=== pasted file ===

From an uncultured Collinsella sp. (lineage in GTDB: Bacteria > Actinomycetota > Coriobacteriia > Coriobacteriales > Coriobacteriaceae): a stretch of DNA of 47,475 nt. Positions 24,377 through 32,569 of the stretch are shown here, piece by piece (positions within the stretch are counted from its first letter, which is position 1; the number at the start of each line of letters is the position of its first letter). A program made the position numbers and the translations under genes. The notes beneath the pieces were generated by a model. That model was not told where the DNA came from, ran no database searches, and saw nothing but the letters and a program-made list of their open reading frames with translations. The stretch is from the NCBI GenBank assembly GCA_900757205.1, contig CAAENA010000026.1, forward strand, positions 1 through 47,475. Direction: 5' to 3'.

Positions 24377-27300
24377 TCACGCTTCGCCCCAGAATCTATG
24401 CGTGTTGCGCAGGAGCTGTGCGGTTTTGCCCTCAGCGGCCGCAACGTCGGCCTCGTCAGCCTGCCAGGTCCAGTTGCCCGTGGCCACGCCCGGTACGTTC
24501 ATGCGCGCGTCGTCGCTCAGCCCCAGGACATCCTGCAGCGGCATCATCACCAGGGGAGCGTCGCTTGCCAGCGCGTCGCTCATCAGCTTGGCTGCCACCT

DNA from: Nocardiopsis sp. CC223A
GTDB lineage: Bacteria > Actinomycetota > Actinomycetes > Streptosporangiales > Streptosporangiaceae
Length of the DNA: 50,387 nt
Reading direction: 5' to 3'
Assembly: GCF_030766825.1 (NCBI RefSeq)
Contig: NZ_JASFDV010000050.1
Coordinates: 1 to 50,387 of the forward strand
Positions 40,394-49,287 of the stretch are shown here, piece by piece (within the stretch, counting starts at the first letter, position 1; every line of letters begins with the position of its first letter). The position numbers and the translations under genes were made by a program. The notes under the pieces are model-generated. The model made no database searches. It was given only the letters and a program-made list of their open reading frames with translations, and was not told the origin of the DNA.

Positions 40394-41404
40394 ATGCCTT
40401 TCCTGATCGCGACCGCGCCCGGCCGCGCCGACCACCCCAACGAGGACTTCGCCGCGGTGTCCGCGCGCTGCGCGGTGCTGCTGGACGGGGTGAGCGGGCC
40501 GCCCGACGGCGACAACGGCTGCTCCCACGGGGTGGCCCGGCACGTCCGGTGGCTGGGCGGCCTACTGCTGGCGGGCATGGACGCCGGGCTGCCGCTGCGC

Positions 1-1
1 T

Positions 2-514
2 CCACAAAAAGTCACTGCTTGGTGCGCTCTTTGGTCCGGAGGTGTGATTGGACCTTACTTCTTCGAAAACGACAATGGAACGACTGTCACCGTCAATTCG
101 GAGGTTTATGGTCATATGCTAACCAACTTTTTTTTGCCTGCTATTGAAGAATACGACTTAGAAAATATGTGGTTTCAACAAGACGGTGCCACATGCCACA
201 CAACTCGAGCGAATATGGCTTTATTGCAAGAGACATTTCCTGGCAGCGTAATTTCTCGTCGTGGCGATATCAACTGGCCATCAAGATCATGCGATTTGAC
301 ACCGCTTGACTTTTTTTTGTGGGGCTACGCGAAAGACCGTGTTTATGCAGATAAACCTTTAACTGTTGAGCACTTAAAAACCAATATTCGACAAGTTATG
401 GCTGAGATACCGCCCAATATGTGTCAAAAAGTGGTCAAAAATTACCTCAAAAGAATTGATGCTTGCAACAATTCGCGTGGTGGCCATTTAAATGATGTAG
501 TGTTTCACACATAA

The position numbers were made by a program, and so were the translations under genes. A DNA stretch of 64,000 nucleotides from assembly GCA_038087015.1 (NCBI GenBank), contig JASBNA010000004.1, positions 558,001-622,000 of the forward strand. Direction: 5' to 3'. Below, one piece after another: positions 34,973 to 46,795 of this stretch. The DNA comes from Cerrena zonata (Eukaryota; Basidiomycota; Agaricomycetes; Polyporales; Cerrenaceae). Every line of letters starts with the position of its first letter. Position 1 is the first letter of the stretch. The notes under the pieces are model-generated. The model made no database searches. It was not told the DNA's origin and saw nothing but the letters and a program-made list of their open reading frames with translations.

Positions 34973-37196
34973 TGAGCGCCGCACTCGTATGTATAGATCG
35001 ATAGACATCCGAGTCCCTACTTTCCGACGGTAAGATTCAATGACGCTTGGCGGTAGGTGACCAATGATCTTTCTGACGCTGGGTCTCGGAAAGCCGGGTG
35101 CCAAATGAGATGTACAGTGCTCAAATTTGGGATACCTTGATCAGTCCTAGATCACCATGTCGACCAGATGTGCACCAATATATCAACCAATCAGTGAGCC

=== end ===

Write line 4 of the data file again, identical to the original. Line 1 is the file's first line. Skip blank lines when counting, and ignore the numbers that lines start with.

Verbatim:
24401 CGTGTTGCGCAGGAGCTGTGCGGTTTTGCCCTCAGCGGCCGCAACGTCGGCCTCGTCAGCCTGCCAGGTCCAGTTGCCCGTGGCCACGCCCGGTACGTTC